Ilex verticillata: 'Winterberry Holly'

Latin name:  Ilex verticillata
Common name:  Winterberry Holly
Flowers: Not showy 15
Fruit or cones: Showy 12
Height & Width:  3-12’ h x 3-12’ w 4
Type:  Deciduous shrub 12
Habit:  Oval, rounded, but twiggy; multi-stemmed 4
Wetland indicator category**: FACW 17
Texture:  Fine 15
Growth rate:  Slow to moderate 4
Light:  Full sun to part shade 12
Moisture:  Medium to wet 12
Soil*: Prefers moist, acidic, loamy soil, but adapts to other soil types. Does not tolerate alkaline (high pH) soils 4
Zones:  3-9 12
Origin: Native to North America 15
Ecosystem benefits: Serves as a larval host for Henry’s Elfin butterfly and also attracts butterflies and bees. Bees are important pollinators of winterberry flowers. Wildlife also use this shrub for cover and nesting, and the berries serve as a food source for birds during the fall and winter 4

Ilex verticillata Winterberry Holly

Features:  Berries are beneficial for wildlife and a favorite of at least 12 bird species. The foliage hosts larvae of Henry's Elfin butterfly, Spring Azure butterfly, and Harris’ Three-Spot moth. Winterberry also supports woolly aphids that are preyed upon by Harvester butterfly larvae 20.

Siting:  The native habitat of winterberry ranges from plant colonies along the edges of streams or ponds and in, or near, swamps, thickets, and low woods. Due to root suckers, it will naturally form thickets or colonies when planted in a garden with consistently moist soil. Winterberry is best used en masse and grouped plantings in shrub borders or foundation plantings 4.

Care: Plant so root flare is visible at soil surface 14. At planting, water the root ball daily with two gallons of water per inch of trunk diameter for two weeks, every other day for two months and then weekly until established. Modify water recommendations to reflect site drainage and rainfall. Apply 3” of mulch over the planted area. Do not allow mulch to touch the trunk 14. For the best berry display, plant male and female plants together. Because winterberry plants are bee pollinated, generally one male plant is recommended for every four to five female plants (if plants are relatively far apart). If plants are closer together (within 40 feet) one male plant may be adequate to pollinate up to 20 female plants 4. Prune to shape early in the season before new growth appears 4.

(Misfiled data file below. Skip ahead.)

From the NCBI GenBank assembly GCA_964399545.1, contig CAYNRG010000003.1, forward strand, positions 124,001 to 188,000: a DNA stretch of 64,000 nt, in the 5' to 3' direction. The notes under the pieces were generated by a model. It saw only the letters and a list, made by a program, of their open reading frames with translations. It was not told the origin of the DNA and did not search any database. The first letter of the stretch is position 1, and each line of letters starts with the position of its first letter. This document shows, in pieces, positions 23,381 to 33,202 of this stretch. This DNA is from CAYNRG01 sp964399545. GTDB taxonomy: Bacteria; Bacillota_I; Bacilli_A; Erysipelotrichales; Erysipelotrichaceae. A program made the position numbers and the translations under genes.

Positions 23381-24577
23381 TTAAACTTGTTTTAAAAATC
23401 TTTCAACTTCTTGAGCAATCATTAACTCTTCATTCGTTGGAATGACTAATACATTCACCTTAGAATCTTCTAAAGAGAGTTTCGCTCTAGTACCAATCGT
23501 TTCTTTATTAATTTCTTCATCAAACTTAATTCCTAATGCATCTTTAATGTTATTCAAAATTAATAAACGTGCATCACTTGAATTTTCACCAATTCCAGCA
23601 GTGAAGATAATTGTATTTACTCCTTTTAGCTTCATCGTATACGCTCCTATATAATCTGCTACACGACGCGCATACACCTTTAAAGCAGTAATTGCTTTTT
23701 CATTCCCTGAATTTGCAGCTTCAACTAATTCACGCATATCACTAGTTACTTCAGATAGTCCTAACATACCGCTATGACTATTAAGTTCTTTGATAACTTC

Pests: No pests or diseases are serious 15.

This plant does not appear on the following invasive plant lists on (4-11-21):

Author: Braden Martin

Image source:


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  13. North Carolina State University (2005). Plant fact sheets. Retrieved from
  14. Strother, E. V., Ham, D. L., Gilland, L. (2003) Urban tree species guide: Choosing the right tree for the right place.  Columbia, SC: South Carolina Forestry Commission.
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  17. USDA. Plant wetland indicator status. (n/d). Retrieved from
  18. Vincent, E., Environmental horticulturist Clemson University, personal communication.
  19. Clemson Extension. Carolina Yards Plant Database. Retrieved from
  20. Habitat Avengers Featured Native Plant: Ilex verticillata

*Soil pH is determined using a professional soil test. Contact your Clemson University County Extension service for assistance Click on “local offices”.

**2012 Plant Wetland Indicator categories (quantitative derived)


Indicator Code

Indicator Status



Obligate Wetland

Almost always is a hydrophyte, rarely in uplands


Facultative Wetland

Usually is a hydrophyte but occasionally found in uplands



Commonly occurs as either a hydrophyte or non-hydrophyte


Facultative Upland

Occasionally is a hydrophyte but usually occurs in uplands


Obligate Upland

Rarely is a hydrophyte, almost always in uplands